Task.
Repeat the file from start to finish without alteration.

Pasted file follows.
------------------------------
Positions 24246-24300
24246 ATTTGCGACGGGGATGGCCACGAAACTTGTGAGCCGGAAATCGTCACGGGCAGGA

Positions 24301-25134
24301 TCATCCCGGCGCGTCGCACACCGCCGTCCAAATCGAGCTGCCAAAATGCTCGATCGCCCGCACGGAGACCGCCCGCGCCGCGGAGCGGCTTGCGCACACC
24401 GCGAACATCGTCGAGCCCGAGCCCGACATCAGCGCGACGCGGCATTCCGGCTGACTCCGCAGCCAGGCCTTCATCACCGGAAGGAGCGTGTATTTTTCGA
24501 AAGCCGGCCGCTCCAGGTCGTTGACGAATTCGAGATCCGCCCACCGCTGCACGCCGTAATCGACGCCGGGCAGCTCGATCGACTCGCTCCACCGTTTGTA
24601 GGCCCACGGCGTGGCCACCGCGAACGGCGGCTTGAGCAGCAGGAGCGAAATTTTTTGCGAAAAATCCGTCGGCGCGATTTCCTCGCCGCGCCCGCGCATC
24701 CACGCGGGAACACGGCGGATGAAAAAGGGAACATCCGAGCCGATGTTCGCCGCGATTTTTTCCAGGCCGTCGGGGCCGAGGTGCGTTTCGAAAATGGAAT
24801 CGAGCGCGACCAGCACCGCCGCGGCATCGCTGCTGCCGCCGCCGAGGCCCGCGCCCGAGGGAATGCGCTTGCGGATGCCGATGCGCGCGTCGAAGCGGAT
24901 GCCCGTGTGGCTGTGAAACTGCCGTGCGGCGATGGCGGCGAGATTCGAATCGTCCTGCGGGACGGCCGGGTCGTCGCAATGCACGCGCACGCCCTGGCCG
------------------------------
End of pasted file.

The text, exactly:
Positions 24246-24300
24246 ATTTGCGACGGGGATGGCCACGAAACTTGTGAGCCGGAAATCGTCACGGGCAGGA

Positions 24301-25134
24301 TCATCCCGGCGCGTCGCACACCGCCGTCCAAATCGAGCTGCCAAAATGCTCGATCGCCCGCACGGAGACCGCCCGCGCCGCGGAGCGGCTTGCGCACACC
24401 GCGAACATCGTCGAGCCCGAGCCCGACATCAGCGCGACGCGGCATTCCGGCTGACTCCGCAGCCAGGCCTTCATCACCGGAAGGAGCGTGTATTTTTCGA
24501 AAGCCGGCCGCTCCAGGTCGTTGACGAATTCGAGATCCGCCCACCGCTGCACGCCGTAATCGACGCCGGGCAGCTCGATCGACTCGCTCCACCGTTTGTA
24601 GGCCCACGGCGTGGCCACCGCGAACGGCGGCTTGAGCAGCAGGAGCGAAATTTTTTGCGAAAAATCCGTCGGCGCGATTTCCTCGCCGCGCCCGCGCATC
24701 CACGCGGGAACACGGCGGATGAAAAAGGGAACATCCGAGCCGATGTTCGCCGCGATTTTTTCCAGGCCGTCGGGGCCGAGGTGCGTTTCGAAAATGGAAT
24801 CGAGCGCGACCAGCACCGCCGCGGCATCGCTGCTGCCGCCGCCGAGGCCCGCGCCCGAGGGAATGCGCTTGCGGATGCCGATGCGCGCGTCGAAGCGGAT
24901 GCCCGTGTGGCTGTGAAACTGCCGTGCGGCGATGGCGGCGAGATTCGAATCGTCCTGCGGGACGGCCGGGTCGTCGCAATGCACGCGCACGCCCTGGCCG